A few years ago complaints and accusations swirled through the Internet about leaders — even leaders from Japan — showing up unannounced at the homes of people who had not exchanged their Gohonzon. Many of those people were miffed, and it gave ammunition to those firing the “cult” bullet.
We were told a couple of leaders from Los Angeles would be visiting our area, wanting to speak to everyone who had retained their old Gohonzon. So, in the days before they arrived, we made an effort to contact those people. We couldn’t reach everyone, and some of those we did reach said they didn’t want to talk about it. The visiting leaders never as much as heard their names, and we took them to meet only those who had agreed beforehand. That seemed the polite thing to do, like a way consistent with an organization of “smiles, warmth and friendship”.
The visiting leaders had no problem with that at all. They agreed we had acted with consideration for the people we knew, and were happy to talk to people who welcomed the discussion. And, not everyone they talked to was convinced to exchange Gohonzon; the leaders were understanding of that, too.
The leaders in any locality know the members in that locality better than “senior leaders” who live hundreds of miles away, and understand what is encouraging to those members. And it seems the senior leaders who live hundreds of miles away understand this.
There are examples from all around the country of people who took initiative to hold activities outside the box of SGI tradition. I’ve been involved, or observed, a few of these. In each case, the initial reaction from the leadership was “What in the world are you doing?” And as each proved to be encouraging to the members, and consistent with the SGI’s mission, the later reaction from those same leaders has been “Nice going!”
That happened to me with an Internet project I was urging in the early Nineties, when I was told it was “a waste of time.” But I persisted, and after a while the same people were just as persistent in their thanks.
In 1999 our Area wanted to stage a culture show, and I was on the committee. We decided to do a musical comedy rather than the traditional variety show format. Resistance was strong, and it took nearly daily discussions with leaders for two months before we got the green light. The main concern was that there was a certain expectation on the part of people who had practiced for years, and though we wished it weren’t so, we had to admit that was legitimate, and we would be wrong to exclude them. So we compromised with a short “traditional” show to start the evening, followed by the musical.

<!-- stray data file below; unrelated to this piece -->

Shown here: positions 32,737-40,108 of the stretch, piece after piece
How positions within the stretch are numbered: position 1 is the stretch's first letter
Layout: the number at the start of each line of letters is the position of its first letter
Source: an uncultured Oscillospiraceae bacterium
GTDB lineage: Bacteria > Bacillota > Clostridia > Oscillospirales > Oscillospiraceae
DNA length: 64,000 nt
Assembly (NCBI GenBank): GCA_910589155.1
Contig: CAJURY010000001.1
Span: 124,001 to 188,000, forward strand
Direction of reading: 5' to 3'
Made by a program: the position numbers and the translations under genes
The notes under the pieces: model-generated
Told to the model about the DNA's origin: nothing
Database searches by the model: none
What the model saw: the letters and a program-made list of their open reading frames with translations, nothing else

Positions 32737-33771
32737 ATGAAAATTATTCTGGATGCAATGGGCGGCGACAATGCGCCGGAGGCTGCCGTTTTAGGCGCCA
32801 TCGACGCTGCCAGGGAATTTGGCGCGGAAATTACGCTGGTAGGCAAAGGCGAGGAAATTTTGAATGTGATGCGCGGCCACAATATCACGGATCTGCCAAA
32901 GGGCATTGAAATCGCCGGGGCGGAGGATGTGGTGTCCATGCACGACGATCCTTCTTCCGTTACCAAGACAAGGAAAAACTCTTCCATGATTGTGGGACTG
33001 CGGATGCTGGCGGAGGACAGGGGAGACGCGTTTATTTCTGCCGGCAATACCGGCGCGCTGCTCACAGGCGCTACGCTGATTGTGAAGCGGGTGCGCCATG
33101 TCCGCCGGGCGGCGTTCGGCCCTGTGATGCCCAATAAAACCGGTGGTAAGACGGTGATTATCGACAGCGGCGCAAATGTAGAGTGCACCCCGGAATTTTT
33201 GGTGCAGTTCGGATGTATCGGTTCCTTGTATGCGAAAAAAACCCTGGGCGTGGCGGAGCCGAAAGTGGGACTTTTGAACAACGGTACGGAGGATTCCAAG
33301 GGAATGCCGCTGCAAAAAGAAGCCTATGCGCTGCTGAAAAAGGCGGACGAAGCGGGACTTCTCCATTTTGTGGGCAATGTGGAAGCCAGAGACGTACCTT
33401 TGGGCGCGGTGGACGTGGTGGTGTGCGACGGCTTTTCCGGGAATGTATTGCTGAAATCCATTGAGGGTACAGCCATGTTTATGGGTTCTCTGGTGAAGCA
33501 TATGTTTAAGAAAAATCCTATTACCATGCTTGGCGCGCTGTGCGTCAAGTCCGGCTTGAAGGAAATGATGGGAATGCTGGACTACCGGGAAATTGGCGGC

An estimated 100 guests attended; and, because of their participation, about a dozen youth started practicing on their own. Leaders who had resisted the idea later went out of their way to express their joy.
The common thread? All these issues were resolved by discussing them with the leaders involved. There were no demands. I didn’t threaten to go public, and I didn’t recruit others to pressure those with whom I disagreed. Both sides were always open to the possibility that the other had sincere concerns that had to be addressed.
I think those who claim the SGI is a closed and authoritarian “cult” have somehow missed a number of opportunities. I believe they’ve made assumptions that could easily have been tested. I believe they, like me, had some non-traditional ideas, but were adamant about them, and insisted that not only they, but others also go the way they had chosen.
Personal initiative begins with one’s own awareness, which he/she shares with others through dialogue — dialogue tempered with the understanding that not everyone else will be in agreement. When one is insistent that others, whether in agreement or not, support one’s initiative, then any resistance may be interpreted as a cultish “my way or the highway” attitude. Our intention with the culture show was to allow youth to feel included in the SGI, and our idea for the musical was arose from our conversations with them. If, when the idea was resisted, we had gone back to the youth and complained about the leadership, the show never would have happened and those youth would not be practicing today.
And when one assumes that a cultish atmosphere prevails, then absolutely anything can be construed as “proof.” If we had assumed when those leaders came to visit that they would not listen to us, then we never would have discovered how much they valued our own familiarity with our members.
The SGI is an organization that cherishes each individual’s growth, that values each individual’s contributions. Many different members have many different opinions about things as fundamental as the significance and origin of the Dai Gohonzon, but no one has been expelled for heresy. There are differences of opinion on many topics, and addressing those differences opens avenues of awareness, encouragement and, ultimately, appreciation of the great mission of our SGI.
Or, we can just
let our eyes glaze over, and be led thoughtlessly by anyone. Even a two-year-old.
|This website is owned and maintained by Kathy Ruby. No one else is responsible for its content. Any resemblance to any other website is purely accidental and/or satirical. Any abusive email will be read and chuckled over. Any articles documenting my personal experience are just that -- my personal experience. Your mileage may vary. Isn't that so true in life? Pages are subject to change at any time based on my whim.|